But Amazon of course wasn't done. In September, the Wall Street reported Amazon was working on project "Consume the City," involving Amazon's plans to build its own massive parcel delivery network that would eventually compete with UPS and FedEx, as it leases cargo aircraft and buys thousands of truck trailers.

Meanwhile, Adobe Digital estimates that Amazon had a dominant 36.9% share of all US on-line sales in the 2016 holiday season. There was much more from Bezos and company. I ask again, can Amazon be stopped?

Continued Growth of eCommerce and the Impact on Brick and Mortar: Statistics from the US Dept. of Commerce showed ecommerce growth of 14-15% in quarters 1 to 3 in 2016, and no doubt Q4 will show similar growth. That means ecommerce sales will doubly roughly every 5 years or so.

But that has been true for many years running - so why call it out in 2016? Because the impact on brick and mortar stores was more noticeably felt last year. A number of major retailers announced significant stores closing in the year, including Macy's ( an ecommerce leader which just announced additional closings), Walmart (though there was more nuance to the closings here), Aeropostale, Ralph Lauren, The Limited, Finish Line and more.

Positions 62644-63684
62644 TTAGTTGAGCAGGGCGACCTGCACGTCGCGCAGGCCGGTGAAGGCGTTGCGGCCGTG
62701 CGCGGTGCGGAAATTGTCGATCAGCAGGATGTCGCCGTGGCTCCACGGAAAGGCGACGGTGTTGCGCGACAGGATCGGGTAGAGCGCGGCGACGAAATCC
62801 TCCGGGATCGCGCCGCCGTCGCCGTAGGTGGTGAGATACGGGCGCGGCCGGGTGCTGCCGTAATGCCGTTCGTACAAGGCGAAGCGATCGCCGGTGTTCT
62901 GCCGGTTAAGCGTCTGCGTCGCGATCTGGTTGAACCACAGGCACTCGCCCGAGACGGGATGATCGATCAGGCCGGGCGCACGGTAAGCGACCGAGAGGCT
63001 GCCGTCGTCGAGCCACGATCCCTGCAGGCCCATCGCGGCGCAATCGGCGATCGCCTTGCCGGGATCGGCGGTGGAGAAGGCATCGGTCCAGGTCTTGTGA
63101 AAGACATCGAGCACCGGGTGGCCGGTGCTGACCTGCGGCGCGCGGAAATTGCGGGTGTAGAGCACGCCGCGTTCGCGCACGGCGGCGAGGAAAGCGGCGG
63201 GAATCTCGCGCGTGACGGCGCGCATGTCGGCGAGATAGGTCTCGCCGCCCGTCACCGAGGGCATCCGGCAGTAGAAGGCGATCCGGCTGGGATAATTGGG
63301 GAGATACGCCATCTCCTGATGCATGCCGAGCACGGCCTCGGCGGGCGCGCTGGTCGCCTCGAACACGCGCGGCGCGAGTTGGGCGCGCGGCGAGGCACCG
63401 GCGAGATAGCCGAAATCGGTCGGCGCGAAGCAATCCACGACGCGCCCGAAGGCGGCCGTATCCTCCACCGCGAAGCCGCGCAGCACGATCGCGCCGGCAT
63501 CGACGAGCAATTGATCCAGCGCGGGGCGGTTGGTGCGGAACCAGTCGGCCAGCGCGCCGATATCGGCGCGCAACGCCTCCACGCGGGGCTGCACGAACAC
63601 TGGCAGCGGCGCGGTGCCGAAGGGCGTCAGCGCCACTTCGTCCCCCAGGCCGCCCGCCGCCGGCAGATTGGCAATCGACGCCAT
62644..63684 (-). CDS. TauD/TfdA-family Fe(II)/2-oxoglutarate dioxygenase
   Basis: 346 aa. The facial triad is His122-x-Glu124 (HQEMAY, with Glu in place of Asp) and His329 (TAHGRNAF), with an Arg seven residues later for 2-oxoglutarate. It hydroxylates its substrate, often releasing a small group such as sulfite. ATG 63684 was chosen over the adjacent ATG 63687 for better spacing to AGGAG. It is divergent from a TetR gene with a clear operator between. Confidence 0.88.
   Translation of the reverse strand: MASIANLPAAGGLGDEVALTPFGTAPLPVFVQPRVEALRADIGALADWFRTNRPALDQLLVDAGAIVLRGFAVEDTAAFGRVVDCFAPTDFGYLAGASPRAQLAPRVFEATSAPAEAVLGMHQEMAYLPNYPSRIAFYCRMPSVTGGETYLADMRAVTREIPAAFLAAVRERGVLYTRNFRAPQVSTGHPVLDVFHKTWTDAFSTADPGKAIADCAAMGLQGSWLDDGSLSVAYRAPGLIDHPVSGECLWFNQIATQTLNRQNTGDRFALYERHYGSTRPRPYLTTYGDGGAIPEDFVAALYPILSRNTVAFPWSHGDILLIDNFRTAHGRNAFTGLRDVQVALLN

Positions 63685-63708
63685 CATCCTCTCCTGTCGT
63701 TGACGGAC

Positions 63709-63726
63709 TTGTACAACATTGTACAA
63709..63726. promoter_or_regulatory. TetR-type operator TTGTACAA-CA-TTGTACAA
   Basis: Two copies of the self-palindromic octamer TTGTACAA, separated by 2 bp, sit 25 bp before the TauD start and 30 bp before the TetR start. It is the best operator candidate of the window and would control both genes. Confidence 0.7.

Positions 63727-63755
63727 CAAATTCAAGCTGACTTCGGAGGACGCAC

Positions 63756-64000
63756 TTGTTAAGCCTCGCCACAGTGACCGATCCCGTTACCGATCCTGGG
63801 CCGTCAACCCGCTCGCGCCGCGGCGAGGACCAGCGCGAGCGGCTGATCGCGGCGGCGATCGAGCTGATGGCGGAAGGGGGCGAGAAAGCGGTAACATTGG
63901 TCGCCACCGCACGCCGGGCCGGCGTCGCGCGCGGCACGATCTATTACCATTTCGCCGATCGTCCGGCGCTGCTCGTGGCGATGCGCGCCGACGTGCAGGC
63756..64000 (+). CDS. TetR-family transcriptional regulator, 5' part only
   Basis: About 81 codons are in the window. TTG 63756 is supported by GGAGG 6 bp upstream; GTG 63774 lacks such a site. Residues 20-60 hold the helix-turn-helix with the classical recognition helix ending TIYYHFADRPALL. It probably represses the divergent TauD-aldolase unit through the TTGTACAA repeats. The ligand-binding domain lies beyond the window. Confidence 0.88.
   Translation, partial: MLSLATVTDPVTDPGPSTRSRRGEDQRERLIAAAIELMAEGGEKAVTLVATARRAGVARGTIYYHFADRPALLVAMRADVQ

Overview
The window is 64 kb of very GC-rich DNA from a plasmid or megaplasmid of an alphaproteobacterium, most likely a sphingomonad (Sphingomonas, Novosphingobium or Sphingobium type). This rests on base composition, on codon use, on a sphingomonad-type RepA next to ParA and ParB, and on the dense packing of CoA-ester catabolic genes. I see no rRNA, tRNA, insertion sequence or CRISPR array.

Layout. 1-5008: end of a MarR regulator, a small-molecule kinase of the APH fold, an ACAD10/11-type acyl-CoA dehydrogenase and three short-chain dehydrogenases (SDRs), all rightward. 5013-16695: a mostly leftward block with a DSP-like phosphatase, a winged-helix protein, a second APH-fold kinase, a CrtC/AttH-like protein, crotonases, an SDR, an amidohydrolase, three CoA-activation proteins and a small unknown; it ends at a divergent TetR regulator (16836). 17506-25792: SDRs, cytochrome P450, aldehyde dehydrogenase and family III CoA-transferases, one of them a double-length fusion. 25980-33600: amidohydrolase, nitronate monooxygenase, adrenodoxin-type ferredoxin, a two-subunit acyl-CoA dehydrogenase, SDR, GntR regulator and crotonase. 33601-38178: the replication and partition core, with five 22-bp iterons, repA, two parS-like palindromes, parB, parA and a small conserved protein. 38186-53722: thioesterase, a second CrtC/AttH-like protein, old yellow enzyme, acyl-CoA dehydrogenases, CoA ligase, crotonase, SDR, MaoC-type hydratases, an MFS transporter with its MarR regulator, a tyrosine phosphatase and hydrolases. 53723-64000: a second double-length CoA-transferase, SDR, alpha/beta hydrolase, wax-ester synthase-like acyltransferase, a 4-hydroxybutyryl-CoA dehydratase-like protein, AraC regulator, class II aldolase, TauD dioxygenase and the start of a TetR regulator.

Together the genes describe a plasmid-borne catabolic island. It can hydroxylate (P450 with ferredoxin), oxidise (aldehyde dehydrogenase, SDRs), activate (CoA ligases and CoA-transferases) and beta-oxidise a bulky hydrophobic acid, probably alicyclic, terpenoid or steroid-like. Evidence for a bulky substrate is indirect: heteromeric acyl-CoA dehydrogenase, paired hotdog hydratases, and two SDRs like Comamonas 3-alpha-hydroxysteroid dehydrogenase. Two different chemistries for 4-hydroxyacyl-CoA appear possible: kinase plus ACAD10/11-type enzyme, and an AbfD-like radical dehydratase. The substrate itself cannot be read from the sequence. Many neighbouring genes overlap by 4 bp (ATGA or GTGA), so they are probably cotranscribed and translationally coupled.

That is just inevitable when ecommerce sales are growing 15% per year, right?

But the impact of ecommerce on retail is even more profound. For example, almost all of Walmart's CapEx spending is going into ecommerce capabilities and fulfillment centers. In March, news that Target is writing its own new supply chain applications for assortment planning, digital merchandising, store ordering and forecasting, supplier ordering and demand forecasting for this new Omnichannel age. The clear message: the traditional linear, DRP driven supply chain capabilities in retail going away, with major ramifications.